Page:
A Very Team Rogue Update

We’ve had a great couple of months as of late over at Team Rogue!

Most recently, Kate Ormand and Natasha Sinel had their book birthdays on the first of September; everyone say hello to The Wanderers and The Fix!

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Meanwhile, we’ve had many new cover releases! Ami Allen-Vath’s Liars and Losers Like Us, Ava Jae’s Beyond the Red, Sarah Glenn Marsh’s Fear the Drowning Deep, and Stephanie Kate Strohm’s The Taming of the Drew all have beautiful covers now.

TRYA Covers

With 2016 quickly approaching, we’ll have many more new exciting updates and releases before we know it. 🙂


Hey everyone! I’m so excited to have shared the exclusive cover reveal for FEAR THE DROWNING DEEP over on Pop! Goes the Reader yesterday. Here’s a peek:

Fear the Drowning Deep_cover

My favorite part about this cover is that you can’t see the girl’s face—she can look any way you want to imagine her. This way, people can place themselves in her (Bridey’s) shoes and feel closer to the story, or so I hope. I also love the softness of the blue-green hues; it reminds me of the watercolor paintings that have become a hobby of mine this past year!

So here’s the deal: even though we’ve posted this beauty here, you should head over to Pop! Goes the Reader to see the full reveal, an interview with me, and enter for a chance to win an advanced reader copy of my debut from the inimitable Jen!!!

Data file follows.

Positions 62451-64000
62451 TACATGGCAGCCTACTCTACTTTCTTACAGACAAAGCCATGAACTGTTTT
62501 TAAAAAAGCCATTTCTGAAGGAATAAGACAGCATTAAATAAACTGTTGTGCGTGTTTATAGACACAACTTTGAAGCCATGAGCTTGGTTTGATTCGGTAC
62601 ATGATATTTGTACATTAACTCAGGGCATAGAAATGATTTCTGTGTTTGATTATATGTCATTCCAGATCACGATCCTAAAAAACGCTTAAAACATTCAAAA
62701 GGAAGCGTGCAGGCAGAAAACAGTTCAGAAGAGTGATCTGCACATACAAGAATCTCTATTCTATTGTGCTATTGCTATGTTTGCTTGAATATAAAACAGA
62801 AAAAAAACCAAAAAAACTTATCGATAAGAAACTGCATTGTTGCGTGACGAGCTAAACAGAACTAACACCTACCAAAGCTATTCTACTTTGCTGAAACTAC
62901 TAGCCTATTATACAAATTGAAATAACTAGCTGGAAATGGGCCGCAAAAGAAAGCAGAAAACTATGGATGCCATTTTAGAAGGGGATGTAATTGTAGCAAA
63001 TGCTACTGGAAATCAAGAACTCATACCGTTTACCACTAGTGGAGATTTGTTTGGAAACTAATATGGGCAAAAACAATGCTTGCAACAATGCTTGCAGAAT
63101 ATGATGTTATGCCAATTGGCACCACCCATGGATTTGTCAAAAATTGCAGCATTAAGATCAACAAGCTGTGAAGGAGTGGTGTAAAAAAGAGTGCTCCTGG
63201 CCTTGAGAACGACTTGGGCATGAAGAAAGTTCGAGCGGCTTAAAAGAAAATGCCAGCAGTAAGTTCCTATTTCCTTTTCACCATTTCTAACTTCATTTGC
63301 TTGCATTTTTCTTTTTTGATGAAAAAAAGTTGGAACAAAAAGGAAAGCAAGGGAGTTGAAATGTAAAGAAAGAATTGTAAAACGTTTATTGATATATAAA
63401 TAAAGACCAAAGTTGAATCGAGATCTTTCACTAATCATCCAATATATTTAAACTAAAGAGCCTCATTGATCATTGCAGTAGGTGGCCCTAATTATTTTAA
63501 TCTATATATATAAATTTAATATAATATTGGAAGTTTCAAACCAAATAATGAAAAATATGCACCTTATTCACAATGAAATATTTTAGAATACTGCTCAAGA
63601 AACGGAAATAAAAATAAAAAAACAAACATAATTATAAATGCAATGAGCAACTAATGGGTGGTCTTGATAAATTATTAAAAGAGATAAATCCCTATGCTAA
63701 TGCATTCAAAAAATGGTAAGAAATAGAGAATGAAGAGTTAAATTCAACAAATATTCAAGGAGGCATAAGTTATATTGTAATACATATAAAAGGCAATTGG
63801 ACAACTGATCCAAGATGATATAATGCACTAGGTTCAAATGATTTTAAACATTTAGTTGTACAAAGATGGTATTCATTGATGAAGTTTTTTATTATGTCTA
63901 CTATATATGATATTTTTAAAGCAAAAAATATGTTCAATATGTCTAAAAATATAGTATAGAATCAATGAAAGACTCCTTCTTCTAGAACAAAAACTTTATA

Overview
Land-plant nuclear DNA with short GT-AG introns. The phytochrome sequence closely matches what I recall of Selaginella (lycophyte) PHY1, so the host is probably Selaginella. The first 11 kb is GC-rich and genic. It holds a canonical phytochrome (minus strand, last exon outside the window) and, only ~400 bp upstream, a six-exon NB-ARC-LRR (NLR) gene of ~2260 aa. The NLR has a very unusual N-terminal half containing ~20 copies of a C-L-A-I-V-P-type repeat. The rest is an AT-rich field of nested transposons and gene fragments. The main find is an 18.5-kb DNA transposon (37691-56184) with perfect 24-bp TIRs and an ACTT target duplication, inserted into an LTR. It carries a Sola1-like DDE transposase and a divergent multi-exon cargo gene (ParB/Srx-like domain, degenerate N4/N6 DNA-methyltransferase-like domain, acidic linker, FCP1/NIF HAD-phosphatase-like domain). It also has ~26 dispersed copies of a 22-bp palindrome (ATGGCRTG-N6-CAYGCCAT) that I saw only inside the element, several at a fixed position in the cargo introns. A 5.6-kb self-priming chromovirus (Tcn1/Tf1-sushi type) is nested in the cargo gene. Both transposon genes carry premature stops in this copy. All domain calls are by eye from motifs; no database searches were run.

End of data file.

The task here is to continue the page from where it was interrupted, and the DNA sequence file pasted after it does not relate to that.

But before you go, I want to give away a little something special here, too. Use the Rafflecopter below to enter to win a fancy swag package for FEAR, which will include goodies like a signed bookplate, postcard, bookmarks, and stickers!

Enter here!

Entered? Good luck! Now go enjoy that cover reveal and let me know your thoughts! And if you’re so inclined, add FEAR to your must-have shelves on Goodreads!!! September 2016 can’t come quickly enough for me!

Until next time—


Sarah Glenn Marsh is a young adult and picture book author. Her YA historical fantasy debut, FEAR THE DROWNING DEEP, will be released by Sky Pony in September 2016. She is represented by Christa Heschke of McIntosh & Otis Literary Agency. Sarah lives in Richmond, VA with her husband and four rescued greyhounds, and when she’s not writing, she can often be found painting or antiquing.

Website | Blog | Twitter | Goodreads | Pinterest | Instagram

Cuisine on the Isle of Man: A Foodie Post Inspired by FEAR THE DROWNING DEEP! by Sarah Glenn Marsh

When I tell people that my book takes place on the Isle of Man, I’m often met with the response, “I know where that is!” …only to have the person then point to the Isle of Wight, the Isle of Skye, random places in Scotland, or any number of other gorgeous, windswept locations in and around the U.K. But the Isle of Man is a unique destination!